India does not figure in the top 10 countries in terms Wi-Fi hotspot deployment even though we have the second largest mobile subscriber base in the world, next only to China. The penetration of Wi-Fi hotspots in India is poor at about one-fourth that of the US, and about half that of China. Mobile operators have been hesitant to use Wi-Fi to complement their macro cellular networks, both for coverage and capacity, for reasons best known to them.
We postulate that in countries such as India, wherein the average licensed spectrum assigned to operators is a low of about 2X13 MHz per service area, at a very high price of $1-2/MHz/population (in metros and category A service areas), Wi-Fi and associated technologies operating in unlicensed band will generate more economic value than in other markets in certain scenarios.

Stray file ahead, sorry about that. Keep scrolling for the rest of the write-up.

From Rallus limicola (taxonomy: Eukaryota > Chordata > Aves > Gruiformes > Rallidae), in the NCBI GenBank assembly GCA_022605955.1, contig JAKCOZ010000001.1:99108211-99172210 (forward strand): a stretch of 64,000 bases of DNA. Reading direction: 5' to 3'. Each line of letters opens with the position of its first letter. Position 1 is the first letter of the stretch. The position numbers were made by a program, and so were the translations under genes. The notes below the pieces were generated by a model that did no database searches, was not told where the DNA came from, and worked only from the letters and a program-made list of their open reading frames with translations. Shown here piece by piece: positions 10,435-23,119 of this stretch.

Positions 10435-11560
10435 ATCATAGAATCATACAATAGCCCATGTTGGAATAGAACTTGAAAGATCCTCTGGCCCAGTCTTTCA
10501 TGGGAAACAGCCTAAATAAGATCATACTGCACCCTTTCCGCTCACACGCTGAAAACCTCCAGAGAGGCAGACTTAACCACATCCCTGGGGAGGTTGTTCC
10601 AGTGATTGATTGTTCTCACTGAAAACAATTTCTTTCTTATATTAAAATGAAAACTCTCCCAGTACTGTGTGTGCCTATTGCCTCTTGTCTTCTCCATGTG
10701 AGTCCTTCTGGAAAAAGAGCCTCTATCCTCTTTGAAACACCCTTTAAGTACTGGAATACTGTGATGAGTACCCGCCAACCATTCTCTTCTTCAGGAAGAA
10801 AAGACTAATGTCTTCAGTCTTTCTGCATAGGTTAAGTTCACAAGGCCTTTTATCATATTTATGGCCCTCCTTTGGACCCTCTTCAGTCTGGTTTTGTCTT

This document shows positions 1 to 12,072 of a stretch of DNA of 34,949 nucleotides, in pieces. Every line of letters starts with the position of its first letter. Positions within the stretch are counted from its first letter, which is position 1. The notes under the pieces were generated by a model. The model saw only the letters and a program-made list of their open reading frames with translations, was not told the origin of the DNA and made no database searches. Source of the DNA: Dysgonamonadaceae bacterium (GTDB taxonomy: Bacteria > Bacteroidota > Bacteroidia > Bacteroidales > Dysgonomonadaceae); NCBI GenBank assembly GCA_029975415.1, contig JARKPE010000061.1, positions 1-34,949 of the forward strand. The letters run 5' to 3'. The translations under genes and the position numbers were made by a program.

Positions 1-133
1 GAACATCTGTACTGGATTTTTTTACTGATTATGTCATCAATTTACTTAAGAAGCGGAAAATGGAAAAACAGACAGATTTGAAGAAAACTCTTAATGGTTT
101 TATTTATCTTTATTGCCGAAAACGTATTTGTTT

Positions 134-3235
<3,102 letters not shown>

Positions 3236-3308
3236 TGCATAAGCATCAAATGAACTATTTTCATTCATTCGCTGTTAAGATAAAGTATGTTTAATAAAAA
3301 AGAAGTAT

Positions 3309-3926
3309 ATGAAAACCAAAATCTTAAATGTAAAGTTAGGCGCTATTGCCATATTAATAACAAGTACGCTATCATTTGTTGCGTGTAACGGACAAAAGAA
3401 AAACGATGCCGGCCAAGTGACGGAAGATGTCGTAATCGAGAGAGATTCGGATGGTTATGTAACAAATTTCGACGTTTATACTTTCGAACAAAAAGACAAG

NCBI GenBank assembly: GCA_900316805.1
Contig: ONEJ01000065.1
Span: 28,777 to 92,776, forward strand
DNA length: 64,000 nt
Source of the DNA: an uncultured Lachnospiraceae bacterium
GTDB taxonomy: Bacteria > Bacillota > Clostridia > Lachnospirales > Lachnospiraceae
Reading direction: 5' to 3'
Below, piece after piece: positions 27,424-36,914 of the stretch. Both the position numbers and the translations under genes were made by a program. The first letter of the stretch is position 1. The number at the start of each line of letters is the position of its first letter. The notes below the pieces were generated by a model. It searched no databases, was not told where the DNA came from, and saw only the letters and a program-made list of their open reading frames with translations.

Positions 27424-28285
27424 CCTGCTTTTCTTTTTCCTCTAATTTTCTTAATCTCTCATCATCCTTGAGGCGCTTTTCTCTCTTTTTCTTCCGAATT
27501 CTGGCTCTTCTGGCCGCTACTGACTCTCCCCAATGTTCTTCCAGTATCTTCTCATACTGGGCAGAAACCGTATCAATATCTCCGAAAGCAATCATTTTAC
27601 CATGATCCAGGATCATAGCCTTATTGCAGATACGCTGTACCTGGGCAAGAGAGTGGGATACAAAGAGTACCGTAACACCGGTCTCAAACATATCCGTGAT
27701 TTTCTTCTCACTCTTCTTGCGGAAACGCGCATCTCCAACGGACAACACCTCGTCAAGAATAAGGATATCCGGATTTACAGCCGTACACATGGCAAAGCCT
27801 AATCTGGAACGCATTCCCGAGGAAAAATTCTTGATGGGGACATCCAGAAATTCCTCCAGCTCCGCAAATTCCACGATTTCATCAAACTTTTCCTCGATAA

Wi-Fi in residences: Of the about 90 million worldwide hotspots as measured by iPass, 80 million are residential ones. However, residential Wi-Fi is poor in India due to pathetic landline broadband penetration at six per 100 households which is required to back-haul Wi-Fi hotspots at home. Despite poor penetration, a study by the authors indicates that users switch their data access to residential Wi-Fi as best as they can, due to (1) lower landline broadband tariff and (2) improved quality of experience. While most of the landline broadband providers offer bundled Wi-Fi access points, they are not actively promoting it as a better alternative to mobile broadband possibly due to avoid cannibalisation of their mobile data revenue. The ability of ISPs and private telcos to access optic fibre to home through the unbundling of the local loop, currently in the possession of the government operator, will unlock value in this market.